Thats right. Ross underwrote the campaign of a guy who bashed Obama for being a collectivist supporter of wealth distribution and government spending.
Remember when the Romney campaign savaged Obama for saying, You didnt build that (a reference to how business owners rely on the public treasury)?
Months later, the billionaire Ross wanted some collectivist wealth distribution to help upgrade his stadium and make the value of his club far higher.
The tea party was aghast. The Republican and Democratic parties of Miami-Dade opposed the measure.
Handouts for rich
Billionaires asking for taxpayer handouts are tough to fathom. So is this fact: At the same time the Dolphins owner wanted public money for his stadium, he was in talks to buy . . . a bank!
Ross literally has enough money to purchase a place that stores money, has ATMs and makes loans.
Ross could hire the best lobbyists and spokesmen money can buy, but in the end he needed to do his own speaking and his own lobbying to explain himself.
He never did. He never could explain why one of his employees suggested it would be unwise for Ross to use his personal billions to retrofit his own stadium.
Some other sports clubs didnt have as tough a time, however. The Legislature signed off on a deal to help publicly finance spring-training baseball facilities.
But the Dolphins deal was different. Its haunted by the Miami Marlins deal.
For years, the Marlins tried and failed to get legislative approval for a new stadium. It failed time and again.
In 2006, for instance, West Miami Rep. Marco Rubio stood at the speakers rostrum just before midnight asking then-House Speaker Allan Bense to bring up a Marlins bill. Bense shook his head. The session ended.
Seven years later, a similar scene played out with Weatherford as Hialeah Rep. Eddy Gonzalez pleaded for the Dolphins.
Oh, yeah. Weatherford is Benses son-in-law. Killing Miami-Dade stadium deals runs in the family.
The Marlins set the bar for pro-sports stadium deals in the Legislature.
When a frustrated Miami-Dade County Commission decided to go it alone and steer tax money to the ballclub, the political fallout helped lead to the recall of the county mayor and a commissioner. Norman Braman, a billionaire car dealer and former NFL team owner himself, helped fund opposition to the Marlins and then the Dolphins deal.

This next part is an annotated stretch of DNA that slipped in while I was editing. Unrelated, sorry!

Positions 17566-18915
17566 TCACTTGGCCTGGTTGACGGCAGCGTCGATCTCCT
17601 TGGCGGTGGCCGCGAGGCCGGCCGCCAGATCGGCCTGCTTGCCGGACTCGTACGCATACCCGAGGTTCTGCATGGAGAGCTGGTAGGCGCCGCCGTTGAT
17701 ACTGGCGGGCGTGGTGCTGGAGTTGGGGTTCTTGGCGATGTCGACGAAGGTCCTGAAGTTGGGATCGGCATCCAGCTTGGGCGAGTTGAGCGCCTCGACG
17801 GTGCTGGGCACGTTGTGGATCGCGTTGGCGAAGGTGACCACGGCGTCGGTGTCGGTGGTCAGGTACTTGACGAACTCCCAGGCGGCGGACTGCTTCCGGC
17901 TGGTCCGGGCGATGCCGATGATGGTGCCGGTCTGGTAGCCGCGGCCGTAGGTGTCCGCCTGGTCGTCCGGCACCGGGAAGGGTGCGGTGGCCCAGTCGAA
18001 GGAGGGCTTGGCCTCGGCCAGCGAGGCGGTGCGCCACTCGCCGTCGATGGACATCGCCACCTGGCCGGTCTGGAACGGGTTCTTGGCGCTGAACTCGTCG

But unlike the Marlins, the Dolphins have built up a store of goodwill in Miami and Florida. It is an iconic club. It does great charity work. Anyone who works for the Dolphins or owns it has a real stake in the community.
The Dolphins plan would have used hotel bed taxes paid by tourists and a type of state sales-tax subsidy, but it differed completely from the Marlins deal in this regard: Citizens would have voted on the core of the proposal.
But Ross clearly didnt like all this direct-democracy stuff.
In the few interviews he gave (never with the political reporters of the Capitol press corps), he expressed discomfort with the fact that the public would have a say over public money. He said at one point that he absolutely wished the public had no say.
A secret deal?
Ross said in his public statement on Friday that Weatherford secretly promised a vote of the House. Weatherford denied it.
By the time the Senate bill reached the House, it took a two-thirds vote to pass. House leaders say the votes werent there. The Dolphins say they were.
Regardless of whos telling the truth, its hardly a tear-jerker: Billionaire pouts that a politician misled him over a clandestine out-of-the-sunshine deal to help steer public money to his stadium. This is the same House that balked at expanding Medicaid to cover more than 1 million Floridians.
Ross and his team never mentioned this alleged Weatherford promise on Monday when the billionaire watched the full Senate approve the plan before it was sent to the death chamber of the Florida House.
At the time, Hialeah Republican Sen. Rene Garcia was one of the few voices of opposition. Garcia inveighed against the fact that the deal did almost nothing to help the little guy in his district but benefited the billionaire.
Ross didnt want to talk about it as his handlers tried to shield him from spending more than a few minutes with the press.
I want this to be my legacy for Miami-Dade County, Ross said.
How do you feel about the fact that Garcia called you out for wanting public money as a billionaire?
Its not true, Ross said. So what are you going to say?
Well, you can start with the truth.
No amount of money could hide that or the fact that, in the end, Ross has the parental rights to his own failure in Tallahassee.